Our Secure Systems Research Center (SSRC) has entered a research partnership with the University of New South Wales (UNSW Sydney), which is the inventor of seL4. In line with the synergy, UNSW and SSRC will research ways to enhance, improve and scale the adoption of seL4 on edge devices including mobile smartphones, drones, and IoT devices used in cyber-physical systems.
A small, trusted computing base (TCB) is required to ensure the security guarantees that a system can enforce. Strong isolation guarantees offered by virtualization help to define the boundaries of an operating system. Through a collaborative effort between UNSW and SSRC, we aim to extend the formally verified seL4 microkernel to support dynamic virtualization. Combining the two security assurances of minimal TCB and strong isolation together creates a world-class baseline for the most demanding environments.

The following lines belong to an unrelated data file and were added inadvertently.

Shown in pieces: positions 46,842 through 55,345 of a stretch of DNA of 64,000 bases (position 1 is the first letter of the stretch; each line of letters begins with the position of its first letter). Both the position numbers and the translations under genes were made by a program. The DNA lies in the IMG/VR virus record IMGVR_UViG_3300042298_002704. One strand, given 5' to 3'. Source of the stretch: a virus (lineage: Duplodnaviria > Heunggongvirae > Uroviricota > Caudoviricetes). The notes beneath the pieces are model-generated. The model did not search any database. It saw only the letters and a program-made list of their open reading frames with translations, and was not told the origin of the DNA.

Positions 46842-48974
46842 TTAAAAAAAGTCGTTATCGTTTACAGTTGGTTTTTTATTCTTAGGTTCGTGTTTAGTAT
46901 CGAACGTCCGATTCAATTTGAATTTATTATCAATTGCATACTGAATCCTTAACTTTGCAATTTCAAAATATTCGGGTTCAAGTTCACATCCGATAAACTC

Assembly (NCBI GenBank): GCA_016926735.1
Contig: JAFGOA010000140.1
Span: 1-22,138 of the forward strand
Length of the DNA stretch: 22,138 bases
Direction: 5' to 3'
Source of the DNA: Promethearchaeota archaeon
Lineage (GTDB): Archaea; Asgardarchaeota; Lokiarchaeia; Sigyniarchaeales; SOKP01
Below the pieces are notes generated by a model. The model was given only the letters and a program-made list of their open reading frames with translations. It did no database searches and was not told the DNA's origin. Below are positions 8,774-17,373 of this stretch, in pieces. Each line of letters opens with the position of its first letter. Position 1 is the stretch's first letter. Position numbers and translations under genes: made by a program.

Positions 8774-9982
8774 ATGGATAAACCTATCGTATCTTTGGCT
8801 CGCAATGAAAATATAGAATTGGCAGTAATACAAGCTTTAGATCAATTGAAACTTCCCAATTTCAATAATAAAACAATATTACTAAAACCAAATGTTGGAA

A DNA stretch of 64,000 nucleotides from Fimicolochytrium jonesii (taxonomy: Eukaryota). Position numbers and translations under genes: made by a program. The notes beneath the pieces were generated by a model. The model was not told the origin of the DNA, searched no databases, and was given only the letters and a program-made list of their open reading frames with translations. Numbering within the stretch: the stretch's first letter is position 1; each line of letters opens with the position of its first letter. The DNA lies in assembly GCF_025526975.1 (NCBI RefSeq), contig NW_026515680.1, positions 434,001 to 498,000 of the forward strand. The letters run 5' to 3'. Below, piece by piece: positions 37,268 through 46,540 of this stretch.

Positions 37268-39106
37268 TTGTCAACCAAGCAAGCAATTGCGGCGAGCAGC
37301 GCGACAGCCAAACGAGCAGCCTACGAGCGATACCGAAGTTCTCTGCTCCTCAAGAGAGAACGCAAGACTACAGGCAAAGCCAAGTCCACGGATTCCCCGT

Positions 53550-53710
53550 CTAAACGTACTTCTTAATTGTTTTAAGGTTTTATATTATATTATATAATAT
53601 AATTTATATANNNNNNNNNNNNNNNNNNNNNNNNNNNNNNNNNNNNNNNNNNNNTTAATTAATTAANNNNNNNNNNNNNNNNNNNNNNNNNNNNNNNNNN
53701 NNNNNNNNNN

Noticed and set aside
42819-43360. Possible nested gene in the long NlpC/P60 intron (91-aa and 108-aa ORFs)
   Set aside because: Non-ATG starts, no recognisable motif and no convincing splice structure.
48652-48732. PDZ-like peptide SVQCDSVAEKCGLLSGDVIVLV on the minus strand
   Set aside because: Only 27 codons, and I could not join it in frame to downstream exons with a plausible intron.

The heterogeneous nature of edge computing requires supporting a broad range of hardware architectures (ARM, RISC-V, x86, etc.) and software solutions - ranging from control systems to demanding user centric devices. These high assurance systems are deployed at the edge where environmental factors, battery constraints, performance, and usability all add additional complexity. SSRC has undertaken to solve these challenges and through our collaboration with UNSW, we will enable a paradigm shift in what we expect from security solutions at the edge.
Dr. Shreekant (Ticky) Thakkar, Chief Researcher, SSRC, said: “We look forward to collaborating with UNSW to define a secure foundation for Zero-Trust, secure, resilient, cyber-physical and autonomous systems.”